Another thing to consider is whether your firm has a claims-made insurance policy and tail insurance coverage for professional negligence claims. This insurance provides protection for claims that are reported after the insurance policy ends. Some states have laws related to tail coverage and some coverage may have a tail period in the policy so this should be checked. Generally, partners have the option to add tail coverage to their claims-made policies. You may wish to consider purchasing some protection and consult with your insurance broker on how long a period to extend your coverage. This consideration also applies to sole proprietors who sell or shut down their practices.
Considerations for sole practitioners
Sole practitioners have different considerations than partners, as some may wish to sell or close their law practice. In either case, state laws may regulate the sale or shutting down of a law firm; make sure there is strict compliance in either situation.
Specifically, in the event of cessation, there may be mandatory notice requirements to your clients, strict requirements for retention of client records or confidential information, dispersal of funds or other property held for clients and notices of withdrawal for any matter on which you’re counsel of record.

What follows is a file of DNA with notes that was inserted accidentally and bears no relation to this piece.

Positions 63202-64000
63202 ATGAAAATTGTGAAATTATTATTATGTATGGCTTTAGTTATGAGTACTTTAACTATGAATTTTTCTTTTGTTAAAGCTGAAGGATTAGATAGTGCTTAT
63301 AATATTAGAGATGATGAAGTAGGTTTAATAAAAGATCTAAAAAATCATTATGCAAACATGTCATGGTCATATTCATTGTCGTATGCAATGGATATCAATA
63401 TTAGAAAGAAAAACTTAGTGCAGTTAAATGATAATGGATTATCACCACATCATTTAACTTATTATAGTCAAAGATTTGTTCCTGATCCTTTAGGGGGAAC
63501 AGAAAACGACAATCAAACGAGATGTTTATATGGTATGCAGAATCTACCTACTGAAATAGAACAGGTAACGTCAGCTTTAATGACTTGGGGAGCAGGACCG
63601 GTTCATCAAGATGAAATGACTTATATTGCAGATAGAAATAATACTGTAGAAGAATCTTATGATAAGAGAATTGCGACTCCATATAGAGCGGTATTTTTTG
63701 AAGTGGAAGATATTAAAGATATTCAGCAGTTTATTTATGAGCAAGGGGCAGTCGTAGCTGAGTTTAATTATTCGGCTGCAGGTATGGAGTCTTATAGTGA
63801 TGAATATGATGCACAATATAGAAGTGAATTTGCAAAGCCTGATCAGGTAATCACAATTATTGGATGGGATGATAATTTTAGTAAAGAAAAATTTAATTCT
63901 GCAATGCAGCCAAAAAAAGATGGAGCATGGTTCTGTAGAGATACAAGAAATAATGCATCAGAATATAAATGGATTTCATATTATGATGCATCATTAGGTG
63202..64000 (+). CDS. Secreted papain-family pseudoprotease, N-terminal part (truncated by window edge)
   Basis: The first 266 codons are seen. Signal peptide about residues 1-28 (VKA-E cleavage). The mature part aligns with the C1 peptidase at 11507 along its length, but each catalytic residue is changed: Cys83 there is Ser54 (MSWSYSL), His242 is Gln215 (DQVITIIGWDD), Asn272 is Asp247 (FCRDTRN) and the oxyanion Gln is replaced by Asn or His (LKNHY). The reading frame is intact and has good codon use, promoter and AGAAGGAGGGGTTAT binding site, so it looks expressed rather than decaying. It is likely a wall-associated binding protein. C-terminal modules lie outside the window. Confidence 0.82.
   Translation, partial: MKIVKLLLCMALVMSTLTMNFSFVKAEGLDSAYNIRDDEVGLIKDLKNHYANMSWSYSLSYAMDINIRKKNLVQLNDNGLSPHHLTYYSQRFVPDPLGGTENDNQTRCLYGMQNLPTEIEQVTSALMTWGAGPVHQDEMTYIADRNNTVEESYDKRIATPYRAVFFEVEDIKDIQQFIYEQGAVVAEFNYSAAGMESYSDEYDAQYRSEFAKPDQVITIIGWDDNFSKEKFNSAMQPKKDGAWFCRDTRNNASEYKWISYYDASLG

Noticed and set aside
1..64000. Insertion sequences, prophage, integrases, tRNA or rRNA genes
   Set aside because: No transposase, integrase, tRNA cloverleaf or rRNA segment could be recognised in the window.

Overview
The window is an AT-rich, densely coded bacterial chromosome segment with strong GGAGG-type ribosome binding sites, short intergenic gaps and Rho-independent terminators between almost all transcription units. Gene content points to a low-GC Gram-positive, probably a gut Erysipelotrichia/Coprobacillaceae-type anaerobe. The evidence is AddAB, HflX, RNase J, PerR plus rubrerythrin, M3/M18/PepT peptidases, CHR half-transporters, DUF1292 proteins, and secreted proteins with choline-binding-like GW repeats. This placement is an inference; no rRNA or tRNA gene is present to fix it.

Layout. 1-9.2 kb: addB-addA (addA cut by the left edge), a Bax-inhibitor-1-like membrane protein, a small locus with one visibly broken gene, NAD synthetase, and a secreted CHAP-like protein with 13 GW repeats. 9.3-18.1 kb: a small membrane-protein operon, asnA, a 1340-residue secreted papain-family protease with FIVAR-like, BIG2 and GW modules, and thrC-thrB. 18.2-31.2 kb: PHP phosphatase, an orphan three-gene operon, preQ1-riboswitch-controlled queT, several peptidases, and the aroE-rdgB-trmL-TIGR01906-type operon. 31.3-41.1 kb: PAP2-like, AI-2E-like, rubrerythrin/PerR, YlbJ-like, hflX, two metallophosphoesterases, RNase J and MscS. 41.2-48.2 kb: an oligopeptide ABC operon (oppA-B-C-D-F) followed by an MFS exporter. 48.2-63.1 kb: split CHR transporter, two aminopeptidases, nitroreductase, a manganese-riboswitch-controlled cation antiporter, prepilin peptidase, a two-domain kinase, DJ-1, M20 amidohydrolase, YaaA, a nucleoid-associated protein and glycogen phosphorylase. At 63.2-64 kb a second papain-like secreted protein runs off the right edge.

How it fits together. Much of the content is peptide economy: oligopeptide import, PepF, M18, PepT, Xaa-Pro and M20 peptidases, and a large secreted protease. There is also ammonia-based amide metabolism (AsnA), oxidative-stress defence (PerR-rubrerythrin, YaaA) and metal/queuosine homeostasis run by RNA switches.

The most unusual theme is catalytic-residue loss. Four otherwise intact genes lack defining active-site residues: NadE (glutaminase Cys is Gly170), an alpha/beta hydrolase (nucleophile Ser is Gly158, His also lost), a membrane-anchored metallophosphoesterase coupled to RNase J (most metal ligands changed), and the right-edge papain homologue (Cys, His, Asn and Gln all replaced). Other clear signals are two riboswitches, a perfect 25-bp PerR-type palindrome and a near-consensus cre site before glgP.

If you’re selling your law practice, two of the overriding concerns are maintaining client confidentiality and valuation of your practice. The ABA model rules and state laws again should be checked and followed. Consider an appraisal of your practice to ensure you’re getting full value for your years of labor.
Considerations for in-house attorneys
If you’re a general counsel or in-house attorney, you may receive a compensation package with restricted stock or stock options and/or bonuses. You also may receive a pension or other defined benefit plan. If so, you definitely want to know the company rules and requirements for selling your stock or options and collecting any bonuses or other compensation due to you. It is time to enjoy the fruits of your labor and make sure you avail yourself of everything you’ve earned over the years.
Life after law?